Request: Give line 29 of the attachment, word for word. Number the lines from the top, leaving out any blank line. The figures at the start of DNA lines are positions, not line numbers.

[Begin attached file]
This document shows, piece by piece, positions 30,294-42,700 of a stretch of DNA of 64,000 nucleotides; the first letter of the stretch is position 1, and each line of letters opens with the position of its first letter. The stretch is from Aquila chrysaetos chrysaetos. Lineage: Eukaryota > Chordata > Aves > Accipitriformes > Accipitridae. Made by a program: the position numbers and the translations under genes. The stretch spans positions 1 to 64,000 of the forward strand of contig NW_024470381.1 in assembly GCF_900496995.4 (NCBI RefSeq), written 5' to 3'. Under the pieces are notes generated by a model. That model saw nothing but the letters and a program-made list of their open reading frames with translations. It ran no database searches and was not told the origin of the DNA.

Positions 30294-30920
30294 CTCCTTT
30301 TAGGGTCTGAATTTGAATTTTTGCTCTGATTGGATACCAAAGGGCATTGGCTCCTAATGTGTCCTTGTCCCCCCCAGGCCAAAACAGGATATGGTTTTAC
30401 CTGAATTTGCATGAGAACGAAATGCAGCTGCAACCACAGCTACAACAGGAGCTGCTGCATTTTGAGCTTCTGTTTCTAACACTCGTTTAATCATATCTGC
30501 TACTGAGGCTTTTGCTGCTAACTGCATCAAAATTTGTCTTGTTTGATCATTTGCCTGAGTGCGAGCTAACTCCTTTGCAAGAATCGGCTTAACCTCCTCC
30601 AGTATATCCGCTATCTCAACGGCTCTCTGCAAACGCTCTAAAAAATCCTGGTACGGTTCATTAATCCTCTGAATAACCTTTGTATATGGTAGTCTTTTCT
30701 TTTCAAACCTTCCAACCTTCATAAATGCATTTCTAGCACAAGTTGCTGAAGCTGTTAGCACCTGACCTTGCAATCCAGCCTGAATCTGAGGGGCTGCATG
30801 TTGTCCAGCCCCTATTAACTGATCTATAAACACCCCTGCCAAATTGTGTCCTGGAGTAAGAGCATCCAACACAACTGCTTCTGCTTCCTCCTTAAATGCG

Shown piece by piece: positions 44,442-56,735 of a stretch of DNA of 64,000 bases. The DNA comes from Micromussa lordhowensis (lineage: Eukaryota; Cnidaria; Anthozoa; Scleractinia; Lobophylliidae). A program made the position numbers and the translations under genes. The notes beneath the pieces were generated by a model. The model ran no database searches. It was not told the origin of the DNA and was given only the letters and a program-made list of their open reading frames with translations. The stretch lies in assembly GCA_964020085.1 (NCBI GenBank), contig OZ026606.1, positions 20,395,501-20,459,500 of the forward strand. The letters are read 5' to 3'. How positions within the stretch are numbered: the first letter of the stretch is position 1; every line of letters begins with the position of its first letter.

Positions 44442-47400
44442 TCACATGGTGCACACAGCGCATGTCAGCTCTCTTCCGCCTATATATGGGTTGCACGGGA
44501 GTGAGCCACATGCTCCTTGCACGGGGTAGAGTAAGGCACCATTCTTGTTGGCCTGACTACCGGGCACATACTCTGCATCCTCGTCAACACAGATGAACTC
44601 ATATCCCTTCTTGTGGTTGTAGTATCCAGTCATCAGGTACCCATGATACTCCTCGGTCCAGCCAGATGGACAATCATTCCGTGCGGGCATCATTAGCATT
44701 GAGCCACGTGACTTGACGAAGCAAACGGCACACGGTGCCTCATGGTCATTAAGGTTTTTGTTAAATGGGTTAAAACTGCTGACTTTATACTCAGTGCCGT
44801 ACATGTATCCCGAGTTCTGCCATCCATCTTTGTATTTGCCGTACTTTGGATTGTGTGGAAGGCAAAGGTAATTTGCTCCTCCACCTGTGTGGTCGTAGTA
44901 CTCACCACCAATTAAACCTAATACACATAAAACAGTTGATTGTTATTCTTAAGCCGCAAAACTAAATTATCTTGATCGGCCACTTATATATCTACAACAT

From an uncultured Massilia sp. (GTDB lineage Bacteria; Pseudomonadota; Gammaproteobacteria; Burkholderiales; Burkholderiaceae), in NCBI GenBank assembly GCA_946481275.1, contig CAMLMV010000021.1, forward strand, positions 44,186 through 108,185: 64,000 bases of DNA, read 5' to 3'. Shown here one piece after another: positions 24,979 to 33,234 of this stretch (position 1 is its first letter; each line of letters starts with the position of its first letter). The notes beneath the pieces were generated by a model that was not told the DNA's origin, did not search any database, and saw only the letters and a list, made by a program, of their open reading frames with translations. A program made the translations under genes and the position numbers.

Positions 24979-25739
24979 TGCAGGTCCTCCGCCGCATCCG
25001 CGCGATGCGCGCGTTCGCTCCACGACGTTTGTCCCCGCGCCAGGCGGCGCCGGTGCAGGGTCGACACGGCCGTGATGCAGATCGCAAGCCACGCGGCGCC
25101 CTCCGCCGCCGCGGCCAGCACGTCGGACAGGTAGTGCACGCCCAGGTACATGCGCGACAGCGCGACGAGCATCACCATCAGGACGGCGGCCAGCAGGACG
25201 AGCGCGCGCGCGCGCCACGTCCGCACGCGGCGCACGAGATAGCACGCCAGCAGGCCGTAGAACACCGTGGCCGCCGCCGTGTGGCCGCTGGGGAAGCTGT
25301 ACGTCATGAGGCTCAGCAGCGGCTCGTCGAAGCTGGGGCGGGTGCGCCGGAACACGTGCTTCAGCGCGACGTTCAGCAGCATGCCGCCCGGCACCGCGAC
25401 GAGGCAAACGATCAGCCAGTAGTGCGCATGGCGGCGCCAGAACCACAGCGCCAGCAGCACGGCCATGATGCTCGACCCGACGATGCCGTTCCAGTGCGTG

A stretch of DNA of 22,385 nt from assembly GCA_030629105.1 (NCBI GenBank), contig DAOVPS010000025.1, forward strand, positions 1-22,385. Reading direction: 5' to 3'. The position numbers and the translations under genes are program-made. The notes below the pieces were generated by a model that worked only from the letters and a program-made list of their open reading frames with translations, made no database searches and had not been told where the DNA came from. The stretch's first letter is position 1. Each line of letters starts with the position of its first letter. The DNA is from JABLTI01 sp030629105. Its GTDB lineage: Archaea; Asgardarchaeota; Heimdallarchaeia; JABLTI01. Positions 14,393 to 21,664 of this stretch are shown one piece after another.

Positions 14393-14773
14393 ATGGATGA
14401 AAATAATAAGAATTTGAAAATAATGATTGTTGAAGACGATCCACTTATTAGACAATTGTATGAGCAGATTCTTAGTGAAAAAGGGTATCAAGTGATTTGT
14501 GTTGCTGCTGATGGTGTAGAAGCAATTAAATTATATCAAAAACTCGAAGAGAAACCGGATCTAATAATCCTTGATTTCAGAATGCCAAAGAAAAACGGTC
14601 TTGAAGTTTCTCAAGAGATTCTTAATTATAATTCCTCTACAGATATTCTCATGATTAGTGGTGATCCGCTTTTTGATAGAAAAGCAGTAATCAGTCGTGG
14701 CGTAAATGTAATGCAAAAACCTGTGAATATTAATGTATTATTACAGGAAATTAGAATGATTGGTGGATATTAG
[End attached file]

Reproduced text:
14401 AAATAATAAGAATTTGAAAATAATGATTGTTGAAGACGATCCACTTATTAGACAATTGTATGAGCAGATTCTTAGTGAAAAAGGGTATCAAGTGATTTGT